Kafka and His Precursors

This is about games, trust me.

The poem “Fears and Scruples” by Browning foretells Kafka’s work, but our reading of Kafka perceptibly sharpens and deflects our reading of the poem. Browning did not read it as we do now…

The fact is that that every writer *creates* his own precursors. His work modifies our conception of the past, as it will modify the future.

–Jorge Luis Borges, “Kafka and His Precursors”, 1964 (maybe?)

Emphasis mine. I read this ages ago and even though it’s about literature, I’ve always pondered what it meant for games.

When you read an old game, you are not seeing it the way it was seen when it was released. Your understanding has been irrevocably changed by all the games that came out since and how our thinking about role-playing has evolved. And every time you read or play a new game, the way you see every previous game is transformed.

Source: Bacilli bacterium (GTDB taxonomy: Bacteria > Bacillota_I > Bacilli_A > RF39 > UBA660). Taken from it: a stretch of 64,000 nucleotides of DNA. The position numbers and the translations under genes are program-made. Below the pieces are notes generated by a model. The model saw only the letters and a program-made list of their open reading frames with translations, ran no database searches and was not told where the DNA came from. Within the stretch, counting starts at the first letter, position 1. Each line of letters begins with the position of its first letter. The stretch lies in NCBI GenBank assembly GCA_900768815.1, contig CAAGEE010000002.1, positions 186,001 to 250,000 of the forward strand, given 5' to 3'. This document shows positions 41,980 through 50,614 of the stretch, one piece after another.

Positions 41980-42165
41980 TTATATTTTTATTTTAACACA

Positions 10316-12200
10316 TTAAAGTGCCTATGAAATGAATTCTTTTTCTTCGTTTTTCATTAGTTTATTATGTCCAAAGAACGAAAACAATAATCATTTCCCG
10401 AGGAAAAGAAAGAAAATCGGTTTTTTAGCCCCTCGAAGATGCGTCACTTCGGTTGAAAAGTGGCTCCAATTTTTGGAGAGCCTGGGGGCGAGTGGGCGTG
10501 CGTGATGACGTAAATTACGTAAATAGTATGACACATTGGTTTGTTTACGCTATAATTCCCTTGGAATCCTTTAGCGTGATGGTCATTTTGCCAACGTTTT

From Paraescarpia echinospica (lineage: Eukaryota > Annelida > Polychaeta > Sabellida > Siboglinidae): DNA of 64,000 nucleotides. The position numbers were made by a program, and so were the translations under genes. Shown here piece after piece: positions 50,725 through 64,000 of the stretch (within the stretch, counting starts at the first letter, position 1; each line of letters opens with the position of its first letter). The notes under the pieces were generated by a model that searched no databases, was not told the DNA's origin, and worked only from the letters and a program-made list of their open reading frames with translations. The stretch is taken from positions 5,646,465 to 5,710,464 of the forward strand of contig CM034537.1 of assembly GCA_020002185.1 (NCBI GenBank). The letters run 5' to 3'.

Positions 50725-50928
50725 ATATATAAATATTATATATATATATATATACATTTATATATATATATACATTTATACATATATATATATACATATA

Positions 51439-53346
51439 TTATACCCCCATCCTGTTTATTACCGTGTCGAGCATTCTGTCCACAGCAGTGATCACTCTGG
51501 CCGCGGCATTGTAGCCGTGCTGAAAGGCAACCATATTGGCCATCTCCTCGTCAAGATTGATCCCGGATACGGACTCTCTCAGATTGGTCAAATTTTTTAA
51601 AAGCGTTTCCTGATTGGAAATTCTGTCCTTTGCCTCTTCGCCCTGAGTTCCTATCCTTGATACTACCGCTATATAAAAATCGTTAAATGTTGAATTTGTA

And the weird part is that we often don’t realize this is happening.

When you go back and try to play original D&D “by the book, as they did back in the day”, you are attempting the impossible. You cannot unlearn what we’ve all learned since the mid 70s. The millions of games since, and all the popular culture that goes with it, irrevocably color how you read every line of those books, and what you think role-playing looks like and should be.

    Ben Robbins | May 15th, 2024 | , , | show 6 comments